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U.S. job market stumbles in May, adding just 138,000 jobs

Employers added fewer workers to their payrolls in May than economists had expected. But as Fred Katayama reports, that may not deter the Fed from raising rates in June. (Video: Reuters)

U.S. job growth came in below expectations in May, with employers adding just 138,000 jobs while the unemployment rate fell to 4.3 percent, the lowest it has been in more than 16 years, federal economists reported Friday morning.

Economists surveyed by Bloomberg had expected an increase of 180,000 in non-farm payrolls, which would have been in line with average monthly gains seen over the past year.

The job market has been strong in recent months, and most traders expect the Federal Reserve to raise interest rates later this month, despite the slightly weaker May figure. Yet further negative news could cause the Fed to reconsider its plan of gradually raising interest rates later this year, as the central bank eases off its efforts to stimulate the economy.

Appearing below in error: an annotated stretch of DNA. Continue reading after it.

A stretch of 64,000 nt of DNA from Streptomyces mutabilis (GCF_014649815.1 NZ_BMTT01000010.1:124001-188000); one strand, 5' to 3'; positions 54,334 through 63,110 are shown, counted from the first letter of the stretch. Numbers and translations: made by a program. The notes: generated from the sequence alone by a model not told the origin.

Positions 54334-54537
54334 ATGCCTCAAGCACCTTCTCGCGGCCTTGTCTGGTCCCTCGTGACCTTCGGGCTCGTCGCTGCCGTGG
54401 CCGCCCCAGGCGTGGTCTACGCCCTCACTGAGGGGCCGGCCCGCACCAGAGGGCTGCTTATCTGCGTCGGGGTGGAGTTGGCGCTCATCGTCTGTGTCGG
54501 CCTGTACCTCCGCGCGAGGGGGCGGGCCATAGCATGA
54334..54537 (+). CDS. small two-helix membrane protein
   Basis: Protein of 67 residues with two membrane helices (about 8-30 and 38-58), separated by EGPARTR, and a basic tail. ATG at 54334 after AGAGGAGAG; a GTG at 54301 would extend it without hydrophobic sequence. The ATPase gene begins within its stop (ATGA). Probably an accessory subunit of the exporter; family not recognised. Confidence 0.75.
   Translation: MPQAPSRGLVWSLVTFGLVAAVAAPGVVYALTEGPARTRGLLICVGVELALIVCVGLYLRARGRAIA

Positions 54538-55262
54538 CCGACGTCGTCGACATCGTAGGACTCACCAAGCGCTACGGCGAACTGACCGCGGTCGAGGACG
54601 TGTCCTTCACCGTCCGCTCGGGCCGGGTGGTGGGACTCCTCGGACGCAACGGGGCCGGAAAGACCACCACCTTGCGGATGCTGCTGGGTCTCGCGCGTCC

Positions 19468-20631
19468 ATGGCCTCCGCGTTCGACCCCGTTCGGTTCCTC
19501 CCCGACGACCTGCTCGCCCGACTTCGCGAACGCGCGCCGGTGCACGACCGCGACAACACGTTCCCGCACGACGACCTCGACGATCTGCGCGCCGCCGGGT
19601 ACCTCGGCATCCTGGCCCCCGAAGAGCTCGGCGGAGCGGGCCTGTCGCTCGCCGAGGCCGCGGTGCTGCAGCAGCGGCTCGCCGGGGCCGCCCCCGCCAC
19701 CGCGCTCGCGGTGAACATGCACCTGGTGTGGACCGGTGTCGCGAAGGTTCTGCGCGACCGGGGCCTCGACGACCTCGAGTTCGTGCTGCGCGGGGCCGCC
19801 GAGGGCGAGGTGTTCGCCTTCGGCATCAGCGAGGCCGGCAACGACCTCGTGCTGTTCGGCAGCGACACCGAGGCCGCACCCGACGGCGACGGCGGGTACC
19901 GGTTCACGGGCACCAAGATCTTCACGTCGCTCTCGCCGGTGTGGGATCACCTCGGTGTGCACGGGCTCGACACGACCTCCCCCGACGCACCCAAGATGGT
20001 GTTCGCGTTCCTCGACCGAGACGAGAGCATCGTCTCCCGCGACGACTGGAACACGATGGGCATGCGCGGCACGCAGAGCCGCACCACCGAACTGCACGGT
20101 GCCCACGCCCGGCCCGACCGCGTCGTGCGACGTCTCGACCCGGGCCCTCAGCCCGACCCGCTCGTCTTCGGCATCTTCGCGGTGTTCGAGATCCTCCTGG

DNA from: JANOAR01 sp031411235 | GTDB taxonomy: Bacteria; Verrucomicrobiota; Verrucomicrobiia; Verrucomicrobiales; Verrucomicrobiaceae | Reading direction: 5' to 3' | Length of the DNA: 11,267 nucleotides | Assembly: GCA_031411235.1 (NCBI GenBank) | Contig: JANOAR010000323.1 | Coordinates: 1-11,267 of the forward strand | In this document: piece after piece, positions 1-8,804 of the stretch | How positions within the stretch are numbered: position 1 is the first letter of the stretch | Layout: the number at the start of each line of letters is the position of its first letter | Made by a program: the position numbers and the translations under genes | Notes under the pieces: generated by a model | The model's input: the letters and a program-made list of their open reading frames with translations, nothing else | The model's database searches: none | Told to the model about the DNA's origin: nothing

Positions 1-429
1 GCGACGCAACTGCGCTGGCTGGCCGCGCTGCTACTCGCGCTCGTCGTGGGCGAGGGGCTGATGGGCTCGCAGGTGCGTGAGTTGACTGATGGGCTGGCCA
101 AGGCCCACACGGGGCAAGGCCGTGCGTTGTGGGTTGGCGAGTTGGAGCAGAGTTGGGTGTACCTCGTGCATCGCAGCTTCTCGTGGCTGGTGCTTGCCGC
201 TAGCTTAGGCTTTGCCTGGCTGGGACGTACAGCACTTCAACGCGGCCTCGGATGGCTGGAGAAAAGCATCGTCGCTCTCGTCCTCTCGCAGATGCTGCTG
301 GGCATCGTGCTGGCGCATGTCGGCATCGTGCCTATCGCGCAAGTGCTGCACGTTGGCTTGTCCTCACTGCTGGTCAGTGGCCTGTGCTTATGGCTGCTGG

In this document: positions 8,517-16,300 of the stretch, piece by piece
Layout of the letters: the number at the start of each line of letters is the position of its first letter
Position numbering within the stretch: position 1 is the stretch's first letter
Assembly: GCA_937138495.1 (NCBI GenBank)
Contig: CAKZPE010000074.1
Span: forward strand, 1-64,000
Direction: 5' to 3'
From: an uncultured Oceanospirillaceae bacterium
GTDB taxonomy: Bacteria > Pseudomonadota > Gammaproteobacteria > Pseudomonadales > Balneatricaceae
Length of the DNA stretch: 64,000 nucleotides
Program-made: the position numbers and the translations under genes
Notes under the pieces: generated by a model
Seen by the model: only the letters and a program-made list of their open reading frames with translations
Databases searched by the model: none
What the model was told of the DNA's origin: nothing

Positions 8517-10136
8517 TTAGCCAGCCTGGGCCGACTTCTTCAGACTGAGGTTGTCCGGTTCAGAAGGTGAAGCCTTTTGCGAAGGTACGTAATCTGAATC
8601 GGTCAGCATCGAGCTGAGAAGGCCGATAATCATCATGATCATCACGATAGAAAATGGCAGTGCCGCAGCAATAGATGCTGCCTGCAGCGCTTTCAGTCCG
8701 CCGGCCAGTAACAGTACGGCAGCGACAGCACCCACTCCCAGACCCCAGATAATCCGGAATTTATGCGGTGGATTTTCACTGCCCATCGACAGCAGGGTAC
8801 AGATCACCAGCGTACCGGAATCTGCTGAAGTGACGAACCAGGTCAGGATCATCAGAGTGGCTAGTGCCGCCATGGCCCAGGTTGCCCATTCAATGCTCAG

“The overall report still leaves the Fed on target for June, but it underscores their trepidation about moving in December,” said Diane Swonk, a Chicago-based economist. “They’ve got good reason to be cautious.”

The unemployment rate was down slightly from 4.4 percent last month, a figure economists had already seen as low. Yet economists said the drop was due in part to a contraction in the labor force, since the unemployment rate measures only those who are actively looking for work but can't find it. The labor force participation rate declined by 0.2 percentage points to 62.7 percent in May.

“The unemployment rate fell for all the wrong reasons,” said Elise Gould, a senior economist at the Economic Policy Institute. “The slight drop in the unemployment rate is due to would-be workers leaving the labor force and not getting jobs.”